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Penicillin fungus related to the green mould found on fruit could cut the amount of fertilizer used by farmers by 90 %.
The 9 June 1989 New Scientist contained an article about how soil researchers in Canada have isolated a naturally occurring species of Penicillium, called Penicillium bilaji, which makes phosphate soluble so that it can be absorbed more easily by crops.
Most of the commonly used fertilizers contain phosphate or nitrates, but at present farmers have to add roughly 10 times as much as is actually needed. Lying in the soil the phosphate becomes less and less soluble over the years as it reacts with calcium, iron and aluminium in the earth.
Reg Kucey working at the Agriculture Canada Research Station in Alberta says that this fungus (Penicillium bilaji) dissolves phosphate faster than other phosphate-dissolving microorganisms and that it will maintain high rates of dissolution in soil, whereas many of the better known organisms die off.
The use of the fungus may mean that farmers can use less soluble forms of phosphate to start with, such as rock phosphate. At the moment these must first be dissolved in acid and then dried. Developing countries can neither afford the expensive equipment necessary to do this, nor the importation of large quantities of prepared phosphate fertilizer. However many countries, such as Malawi, have massive natural rock phosphate deposits which they could exploit by using the fungus.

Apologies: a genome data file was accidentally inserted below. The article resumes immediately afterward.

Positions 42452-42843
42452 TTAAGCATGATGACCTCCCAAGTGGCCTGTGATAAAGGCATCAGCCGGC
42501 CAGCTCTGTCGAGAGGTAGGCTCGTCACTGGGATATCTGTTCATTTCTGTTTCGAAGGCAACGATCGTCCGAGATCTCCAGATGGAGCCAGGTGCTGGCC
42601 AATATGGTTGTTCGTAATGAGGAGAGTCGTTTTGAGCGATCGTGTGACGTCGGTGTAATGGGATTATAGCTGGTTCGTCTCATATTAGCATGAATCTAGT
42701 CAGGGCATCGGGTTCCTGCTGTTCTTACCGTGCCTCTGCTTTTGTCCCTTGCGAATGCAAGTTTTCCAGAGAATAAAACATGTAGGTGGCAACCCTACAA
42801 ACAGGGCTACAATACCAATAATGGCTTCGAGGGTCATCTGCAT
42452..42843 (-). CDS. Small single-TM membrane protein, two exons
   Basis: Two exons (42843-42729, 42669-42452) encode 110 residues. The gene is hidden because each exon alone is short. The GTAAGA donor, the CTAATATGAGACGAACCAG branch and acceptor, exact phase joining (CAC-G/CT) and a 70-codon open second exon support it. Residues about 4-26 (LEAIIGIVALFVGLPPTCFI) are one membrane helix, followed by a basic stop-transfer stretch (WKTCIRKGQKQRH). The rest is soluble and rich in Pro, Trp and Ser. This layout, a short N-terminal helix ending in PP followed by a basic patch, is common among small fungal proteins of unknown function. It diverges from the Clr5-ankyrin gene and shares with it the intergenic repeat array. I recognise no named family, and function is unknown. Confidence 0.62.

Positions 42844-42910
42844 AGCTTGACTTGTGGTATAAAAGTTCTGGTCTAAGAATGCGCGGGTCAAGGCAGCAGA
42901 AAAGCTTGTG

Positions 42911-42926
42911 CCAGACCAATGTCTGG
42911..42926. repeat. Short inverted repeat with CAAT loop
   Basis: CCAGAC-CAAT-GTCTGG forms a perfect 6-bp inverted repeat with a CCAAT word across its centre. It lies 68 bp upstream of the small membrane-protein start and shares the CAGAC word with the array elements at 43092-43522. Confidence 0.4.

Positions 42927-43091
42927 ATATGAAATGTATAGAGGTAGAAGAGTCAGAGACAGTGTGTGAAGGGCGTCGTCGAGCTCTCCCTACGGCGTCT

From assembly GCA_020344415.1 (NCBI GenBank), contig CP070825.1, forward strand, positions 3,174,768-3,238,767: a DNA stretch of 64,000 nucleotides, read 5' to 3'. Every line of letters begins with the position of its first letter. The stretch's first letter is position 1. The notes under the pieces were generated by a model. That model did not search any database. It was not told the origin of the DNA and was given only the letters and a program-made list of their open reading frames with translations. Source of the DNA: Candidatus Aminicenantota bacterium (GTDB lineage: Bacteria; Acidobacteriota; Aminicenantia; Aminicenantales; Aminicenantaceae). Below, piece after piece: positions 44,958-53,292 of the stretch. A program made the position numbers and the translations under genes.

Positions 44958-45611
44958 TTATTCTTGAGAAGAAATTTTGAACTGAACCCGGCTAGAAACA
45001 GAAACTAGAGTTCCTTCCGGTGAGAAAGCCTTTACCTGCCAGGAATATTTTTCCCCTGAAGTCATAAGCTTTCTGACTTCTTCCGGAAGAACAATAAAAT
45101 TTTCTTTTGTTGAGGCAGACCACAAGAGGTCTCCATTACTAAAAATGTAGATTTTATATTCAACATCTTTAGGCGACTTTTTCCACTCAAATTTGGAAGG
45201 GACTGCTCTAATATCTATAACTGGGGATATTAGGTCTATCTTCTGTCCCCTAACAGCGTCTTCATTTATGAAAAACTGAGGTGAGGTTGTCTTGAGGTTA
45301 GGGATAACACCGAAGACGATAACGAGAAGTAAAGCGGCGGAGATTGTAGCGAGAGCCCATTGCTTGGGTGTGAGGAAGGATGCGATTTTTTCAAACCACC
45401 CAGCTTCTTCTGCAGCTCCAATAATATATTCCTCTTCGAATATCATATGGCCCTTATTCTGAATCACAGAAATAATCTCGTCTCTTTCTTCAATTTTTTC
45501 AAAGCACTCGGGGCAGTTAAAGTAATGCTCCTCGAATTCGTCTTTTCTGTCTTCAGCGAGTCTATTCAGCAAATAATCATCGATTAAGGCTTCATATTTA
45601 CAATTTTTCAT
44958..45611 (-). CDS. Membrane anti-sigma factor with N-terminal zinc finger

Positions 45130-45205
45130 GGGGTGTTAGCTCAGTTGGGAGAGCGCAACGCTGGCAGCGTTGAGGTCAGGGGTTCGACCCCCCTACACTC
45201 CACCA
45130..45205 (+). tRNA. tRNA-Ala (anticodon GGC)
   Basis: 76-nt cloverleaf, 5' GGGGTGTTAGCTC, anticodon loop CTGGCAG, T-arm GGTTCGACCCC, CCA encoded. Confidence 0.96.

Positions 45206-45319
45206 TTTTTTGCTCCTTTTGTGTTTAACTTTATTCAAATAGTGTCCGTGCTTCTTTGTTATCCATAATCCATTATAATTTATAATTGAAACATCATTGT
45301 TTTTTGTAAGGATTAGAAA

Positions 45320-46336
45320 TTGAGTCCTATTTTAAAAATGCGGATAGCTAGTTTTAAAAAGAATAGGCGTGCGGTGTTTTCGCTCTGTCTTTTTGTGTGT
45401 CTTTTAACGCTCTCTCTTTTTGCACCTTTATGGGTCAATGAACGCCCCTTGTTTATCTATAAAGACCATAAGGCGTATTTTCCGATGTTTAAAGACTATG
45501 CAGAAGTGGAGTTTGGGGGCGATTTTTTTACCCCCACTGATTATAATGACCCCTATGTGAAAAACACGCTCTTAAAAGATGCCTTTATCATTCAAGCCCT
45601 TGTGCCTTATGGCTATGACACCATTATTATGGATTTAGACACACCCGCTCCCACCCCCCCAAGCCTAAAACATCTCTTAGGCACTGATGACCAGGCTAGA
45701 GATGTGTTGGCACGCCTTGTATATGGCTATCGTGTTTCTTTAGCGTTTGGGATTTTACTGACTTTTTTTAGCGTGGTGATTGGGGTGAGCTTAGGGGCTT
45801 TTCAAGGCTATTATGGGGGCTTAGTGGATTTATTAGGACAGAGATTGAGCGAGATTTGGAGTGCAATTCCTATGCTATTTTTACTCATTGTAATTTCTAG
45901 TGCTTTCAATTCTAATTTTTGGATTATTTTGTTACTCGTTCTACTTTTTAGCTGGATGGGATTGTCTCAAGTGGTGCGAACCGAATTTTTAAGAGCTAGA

This organism is being considered for practical exploitation by Philom Bios, a Canadian company that is field testing it across Canada and has applied for patents on the technology.
Initial tests have been successful. Crops treated with the fungus alone responded as well as those treated with monoammonium phosphate (MAP), a fertilizer widely used in the praries. Continued success, could mean that it could take its place as an agricultural product in a few years.
Copyright © 1990 REAP Canada
Reprinted with permission. All rights reserved.
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